Fluo Night Diving “See the Reef in a New Light”0
Fluo night diving is diving with a blue light torch and mask barrier filter for viewing bio-fluorescence. This is the property of some marine life to emit light of a longer wavelength (of visible light) when illuminated with shorter wavelength blue light. Not all marine creatures exhibit this effect but in those that do, the sight can be stunning.
Fluorescence is the property of absorbing light of short wavelength and emitting light of longer wavelength. This is NOT reflected light such as when you take your white light torch on a night dive. That “white light” is reflected off the reef and bounces back to your eyes. Emission light, is light the organism is creating and “emitting” back to you.
The visible spectrum of light is the thin slice of the electromagnetic spectrum visible to the eye. It lies between the low energy, low frequency, extremely long wavelength radio waves and the high energy, high frequency, extremely short wavelength X-Rays. The “bandwidth” of light wavelengths the average person can see covers from approximately 400 nanometers (nm) which is deep purple to about 750 nm dark red.
Above is a graphical representation of the fluorescence effect. When a high energy, short wavelength photon of light (blue in our case) strikes a protein (referred to generically as a Green Fluorescent Protein – GFP), it absorbs that light energy. This causes the electrons of its constituent atoms to make a quantum jump from one electron shell to a higher shell. Then this change of energy state “decays” (effectively instantly) back to its quiescent resting state or shell. When this decay occurs, the electron gives up “emits” a photon of light but at a lower energy and longer wavelength. This change in wavelength is referred to as the Stokes Shift named after the Geo. Stokes, the Irish Physicist who discovered it in the 1830’s. This concept is shown again in the figure below. We are actually talking about quantum mechanics here. Each step, represents a quantum leap from one shell to the next. There are no intermediate steps or jumps. The further the jump, the greater energy required and the great the difference in wavelength when the electron decays. These differences in energy manifest as different colors.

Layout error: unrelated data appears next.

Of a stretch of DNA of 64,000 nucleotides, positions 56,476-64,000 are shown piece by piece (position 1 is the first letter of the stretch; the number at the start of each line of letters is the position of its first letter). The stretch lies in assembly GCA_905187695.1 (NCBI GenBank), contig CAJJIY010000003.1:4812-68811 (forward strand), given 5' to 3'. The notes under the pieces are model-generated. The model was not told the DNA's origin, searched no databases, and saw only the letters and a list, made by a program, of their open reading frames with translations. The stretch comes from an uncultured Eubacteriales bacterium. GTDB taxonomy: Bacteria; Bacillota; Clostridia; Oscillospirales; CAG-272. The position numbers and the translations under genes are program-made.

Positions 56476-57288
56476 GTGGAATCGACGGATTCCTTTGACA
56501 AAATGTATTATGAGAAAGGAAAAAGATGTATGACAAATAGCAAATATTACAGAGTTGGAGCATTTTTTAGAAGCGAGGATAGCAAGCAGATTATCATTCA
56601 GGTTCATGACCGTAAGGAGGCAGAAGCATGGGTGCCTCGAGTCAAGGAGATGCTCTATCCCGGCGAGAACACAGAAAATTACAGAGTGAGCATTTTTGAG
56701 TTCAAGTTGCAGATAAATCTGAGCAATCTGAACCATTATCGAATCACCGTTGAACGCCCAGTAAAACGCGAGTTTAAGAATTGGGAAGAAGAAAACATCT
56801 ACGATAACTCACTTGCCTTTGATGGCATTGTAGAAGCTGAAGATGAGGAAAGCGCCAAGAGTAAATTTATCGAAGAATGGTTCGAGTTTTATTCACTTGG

The wavelength of light used in most fluo torches is a narrow band in the blue, somewhere (manufacturer specific) from 440-480nm. It has been discovered that blue light is much more efficient in stimulating fluorescence of Green Fluorescent Protein (GFP) and it’s mutations than ultraviolet light. The reason is that (as we all know from our Beginner Open Water Course), the only light available at depths beyond about 10 meters / 30 feet is blue. This is the light organisms such as coral have evolved in over the eons.
It is not well understood why some corals and other sea creatures evolved to fluoresce. What is known is that some marine organisms (such as corals, tunicates, barnacles, sponges, anemones, jellyfish, clams, nudibranchs, cephalopods, shrimp, crabs, worms, fish) produce GFP and mutations of GFP (other colors than green) which react to blue light causing this effect.